The European Human Rights Framework
The European system of human rights was created under the auspices of the Council of Europe, an intergovernmental organisation with 47 Member States.
The principal regional European human rights instruments are:
The principal European bodies responsible for defining and overseeing States’ compliance with their regional human rights obligations are the European Committee of Social Rights (the Committee), which monitors compliance with obligations under the Charter, and the European Court of Human Rights (the Court), which monitors compliance with the ECHR. Under the European system, as with the other main regional systems, only States may be held accountable for human rights violations.
The Human Rights Building in Strasbourg, which houses the European Court of Human Rights. Image source: Wikipedia Commons
The European Committee of Social Rights monitors compliance with the European Social Charter under two separate procedures:
The Decisions and Conclusions of the Committee are available on the HUDOC-ESC database, and include decisions adopted by the Committee in the framework of the Collective Complaints procedure and follow-up of the decisions by the Committee of Ministers, and Conclusions adopted by the Committee in the framework of the Reporting System and follow-up of the Conclusions by the Committee of Ministers.
RSS feed of latest decisions of the Committee can be found below (use Firefox, IE or Safari to view feeds - they do not work using Chrome).
The European Court of Human Rights (ECtHR) is based in Strasbourg, France and began operating in 1959. The Court has jurisdiction to decide complaints ('applications') against all 47 Council of Europe Member States concerning alleged violations of the European Convention on Human Rights. Individuals, groups of individuals, non-governmental organisations and States may submit applications directly to the Court. The person, group or NGO does not have to be a citizen of a State Party, but the application must concern violations of the Convention allegedly committed by a State Party that directly and significantly affected the applicant. Individuals alleging human rights violations must generally have first tried to resolve the problem using appropriate remedies available at the national level. States will only be considered internationally responsible for human rights violations that the government failed to remedy when it had the opportunity to do so. The Court may also issue emergency protective orders ('interim measures') in exceptional cases when the applicant faces a real risk of irreparable harm.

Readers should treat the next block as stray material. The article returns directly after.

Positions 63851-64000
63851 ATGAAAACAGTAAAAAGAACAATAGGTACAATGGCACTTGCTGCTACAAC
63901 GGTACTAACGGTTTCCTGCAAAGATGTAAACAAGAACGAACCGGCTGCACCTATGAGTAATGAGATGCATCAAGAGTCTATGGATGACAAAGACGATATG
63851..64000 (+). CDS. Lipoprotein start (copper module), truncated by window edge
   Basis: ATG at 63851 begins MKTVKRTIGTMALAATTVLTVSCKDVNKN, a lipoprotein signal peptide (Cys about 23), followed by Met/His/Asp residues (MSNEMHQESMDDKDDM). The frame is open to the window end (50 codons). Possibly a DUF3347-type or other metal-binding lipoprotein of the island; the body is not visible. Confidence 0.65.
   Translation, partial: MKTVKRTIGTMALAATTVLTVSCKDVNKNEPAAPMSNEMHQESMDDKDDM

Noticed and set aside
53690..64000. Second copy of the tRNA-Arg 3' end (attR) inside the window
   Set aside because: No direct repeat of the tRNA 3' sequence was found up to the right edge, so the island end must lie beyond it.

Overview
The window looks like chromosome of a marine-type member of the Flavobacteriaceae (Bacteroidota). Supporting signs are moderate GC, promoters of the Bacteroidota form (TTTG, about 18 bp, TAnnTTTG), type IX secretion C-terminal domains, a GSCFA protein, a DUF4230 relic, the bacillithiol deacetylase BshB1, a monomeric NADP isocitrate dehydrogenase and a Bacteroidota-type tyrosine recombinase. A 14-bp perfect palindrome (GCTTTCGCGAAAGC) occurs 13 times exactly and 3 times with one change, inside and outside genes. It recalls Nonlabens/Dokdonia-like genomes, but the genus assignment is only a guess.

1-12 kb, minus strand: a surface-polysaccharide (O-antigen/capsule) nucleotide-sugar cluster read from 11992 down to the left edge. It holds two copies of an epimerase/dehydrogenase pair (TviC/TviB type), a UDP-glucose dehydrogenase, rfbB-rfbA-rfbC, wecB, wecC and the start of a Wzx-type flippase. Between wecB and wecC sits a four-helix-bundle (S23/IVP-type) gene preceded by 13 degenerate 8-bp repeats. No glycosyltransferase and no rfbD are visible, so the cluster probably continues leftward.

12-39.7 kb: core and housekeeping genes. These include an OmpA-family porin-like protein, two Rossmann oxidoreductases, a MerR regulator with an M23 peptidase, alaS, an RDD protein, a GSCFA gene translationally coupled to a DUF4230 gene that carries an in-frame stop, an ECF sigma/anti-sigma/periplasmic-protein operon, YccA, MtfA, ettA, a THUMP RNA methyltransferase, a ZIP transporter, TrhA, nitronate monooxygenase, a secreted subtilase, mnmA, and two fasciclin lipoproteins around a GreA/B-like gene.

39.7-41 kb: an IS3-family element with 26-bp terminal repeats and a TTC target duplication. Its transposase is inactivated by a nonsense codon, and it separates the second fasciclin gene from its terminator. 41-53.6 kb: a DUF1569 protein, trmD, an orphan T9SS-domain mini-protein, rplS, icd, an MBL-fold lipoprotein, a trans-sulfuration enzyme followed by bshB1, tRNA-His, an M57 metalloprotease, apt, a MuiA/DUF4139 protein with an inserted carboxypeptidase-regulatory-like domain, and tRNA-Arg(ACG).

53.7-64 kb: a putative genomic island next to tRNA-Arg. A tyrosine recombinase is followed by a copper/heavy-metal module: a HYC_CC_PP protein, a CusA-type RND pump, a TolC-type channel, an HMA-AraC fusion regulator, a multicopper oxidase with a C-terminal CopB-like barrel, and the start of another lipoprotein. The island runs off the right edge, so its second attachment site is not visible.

Decisions & Judgments
Admissible applications are decided on the merits. The HUDOC-ECHR Case Law database contains all decisions and judgments on admissibility and merits from the first case in 1960 to current. It can be searched or browsed by eg: State Party, organisation, national legislation, keywords, date etc. Using HUDOC is the best way to find the most recent cases.
The Court's Case-law analysis website contains very useful information, including:
Case-law Information Note - summaries of cases considered to be of particular interest and also provides news about the Court and Court publications.
Overview of the Court’s case-law - judgments and decisions which either raise new issues or important matters of general interest.
COURTalks-disCOURs - videos providing an overview of the Court’s jurisprudence
Case-law guides - arranged by theme
Case-law research reports - these reports concern themes in the case-law, particular Convention provisions and the use of other international instruments in the Court’s case-law.
The judgments on the HUDOC database are unreported. Not all judgments and decisions are subsequently reported - usually only those deemed significant. If you need to find a reported version, check: